In the old days, prior to 1972, you would pull into a filling station and a person would come out and greet you. They would ask how much and what type of gasoline you wished to purchase. They would pump your fuel, wash your windshield, check your oil level, and even your coolant level. All this for about 20 cents a gallon.
Then about 1973 was the first “gas crisis”. OPEC (Organization of the Petroleum Exporting Countries) decided to embargo the oil from the mid-east in order to raise prices. It certainly accomplished that goal, sending prices at the pump skyrocketing to 55 cents or more per gallon.
It had many effects on the US and world economy but there was one effect that stood out in the minds of the big oil companies. They tried self-service gas pumps and discovered that customers would pump their own fuel and pay a higher price.
Then, six years later, as Iran’s government collapsed, history was repeated and gas lines formed once again at the pumps and prices went over 99 cents. That caused gas pumps to be updated so that they could register the higher prices and far more self-service stations replaced conventional service stations.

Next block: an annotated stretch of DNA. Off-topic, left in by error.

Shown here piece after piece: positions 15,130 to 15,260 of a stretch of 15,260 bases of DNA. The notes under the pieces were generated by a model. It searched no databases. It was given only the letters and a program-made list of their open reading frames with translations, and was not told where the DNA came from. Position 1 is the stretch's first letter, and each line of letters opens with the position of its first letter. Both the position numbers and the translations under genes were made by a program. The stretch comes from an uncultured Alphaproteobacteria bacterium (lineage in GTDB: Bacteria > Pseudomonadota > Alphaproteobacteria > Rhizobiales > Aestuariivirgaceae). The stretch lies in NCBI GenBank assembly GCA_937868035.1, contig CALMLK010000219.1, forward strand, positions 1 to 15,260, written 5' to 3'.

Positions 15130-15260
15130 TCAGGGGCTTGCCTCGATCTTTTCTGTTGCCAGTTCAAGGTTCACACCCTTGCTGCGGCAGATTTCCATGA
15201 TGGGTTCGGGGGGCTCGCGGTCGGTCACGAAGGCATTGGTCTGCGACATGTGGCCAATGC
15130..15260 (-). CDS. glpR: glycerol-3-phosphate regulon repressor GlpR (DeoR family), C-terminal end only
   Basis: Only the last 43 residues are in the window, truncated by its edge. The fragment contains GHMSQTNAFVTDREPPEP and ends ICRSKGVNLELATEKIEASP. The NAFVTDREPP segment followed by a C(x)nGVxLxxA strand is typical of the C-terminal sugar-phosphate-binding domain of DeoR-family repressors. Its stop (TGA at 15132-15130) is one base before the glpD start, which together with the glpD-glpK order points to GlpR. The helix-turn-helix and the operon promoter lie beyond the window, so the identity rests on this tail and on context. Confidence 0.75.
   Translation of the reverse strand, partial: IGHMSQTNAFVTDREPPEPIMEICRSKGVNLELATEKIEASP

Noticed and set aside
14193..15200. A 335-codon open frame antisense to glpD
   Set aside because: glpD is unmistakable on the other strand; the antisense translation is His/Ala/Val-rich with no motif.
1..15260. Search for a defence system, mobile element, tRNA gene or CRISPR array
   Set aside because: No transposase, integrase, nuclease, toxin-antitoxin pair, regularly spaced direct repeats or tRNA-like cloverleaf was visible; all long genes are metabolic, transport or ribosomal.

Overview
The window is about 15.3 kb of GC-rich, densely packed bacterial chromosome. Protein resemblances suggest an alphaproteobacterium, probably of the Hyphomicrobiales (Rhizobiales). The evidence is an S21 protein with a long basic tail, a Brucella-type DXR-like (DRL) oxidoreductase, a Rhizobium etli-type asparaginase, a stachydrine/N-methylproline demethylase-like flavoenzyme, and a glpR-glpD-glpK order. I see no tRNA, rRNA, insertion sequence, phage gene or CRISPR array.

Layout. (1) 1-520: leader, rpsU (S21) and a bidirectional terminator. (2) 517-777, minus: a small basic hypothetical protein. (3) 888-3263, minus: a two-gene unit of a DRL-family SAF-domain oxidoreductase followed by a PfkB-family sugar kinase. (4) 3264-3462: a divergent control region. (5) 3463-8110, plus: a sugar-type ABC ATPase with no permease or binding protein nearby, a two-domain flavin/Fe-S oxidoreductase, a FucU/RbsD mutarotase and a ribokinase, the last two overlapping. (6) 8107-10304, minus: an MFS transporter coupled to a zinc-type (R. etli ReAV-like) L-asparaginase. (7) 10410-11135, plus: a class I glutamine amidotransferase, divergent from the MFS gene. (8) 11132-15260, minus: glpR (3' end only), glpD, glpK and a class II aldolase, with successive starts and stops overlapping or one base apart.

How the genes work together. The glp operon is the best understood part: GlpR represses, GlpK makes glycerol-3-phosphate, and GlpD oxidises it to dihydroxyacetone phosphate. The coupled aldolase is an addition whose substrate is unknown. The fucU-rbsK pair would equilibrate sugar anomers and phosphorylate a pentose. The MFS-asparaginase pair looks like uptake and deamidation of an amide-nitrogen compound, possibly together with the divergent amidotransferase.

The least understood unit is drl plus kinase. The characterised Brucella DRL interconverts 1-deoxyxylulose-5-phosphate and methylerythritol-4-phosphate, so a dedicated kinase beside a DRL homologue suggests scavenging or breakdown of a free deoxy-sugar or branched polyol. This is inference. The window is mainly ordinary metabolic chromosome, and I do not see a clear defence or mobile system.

Only a couple of states, Oregon and New Jersey, won’t allow you to pump your own.
So with the oil companies making higher profits and not having to pay for the labor of a gas pump jockey things continued to change. Credit cards started being used at the pumps and that meant that less and less money was earned by the station owner. Why? Because after paying the merchant fees for each credit card transaction and the price of the fuel itself there were only a couple of pennies profit left over.
That’s why, instead of a service garage being at the same place that you buy your fuel, you now find a “convenience store”. They make their money off your store purchases where the commodities on the shelf offer a real profit.
So now comes a robotic fuel pump so that you don’t even have to leave your vehicle:
Sounds pretty good, eh? It could be, but let’s think about a couple of things that might make it not quite as good.
If you pull up on your motorcycle, forget it. If you have a locking gas door, forget it.
It also requires a gas cap that permits refueling without being taken off.
Now, since the premise is that its cold out and so now you don’t have to expose yourself to the frigid weather, do you think that people will turn their engines off while the robot is filling their tank? Might that be a safety issue?
Will there be a lot of static electricity built up on the vehicle in the winter that might possibly flash a fuel fire? Maybe that is all taken into account.
So some cars will be able to use the robot, but remember who pays for it. The station owner. And its not going to be cheap. We are talking tens of thousands of dollars for a commodity that doesn’t generate much profit.
Isn’t the future great!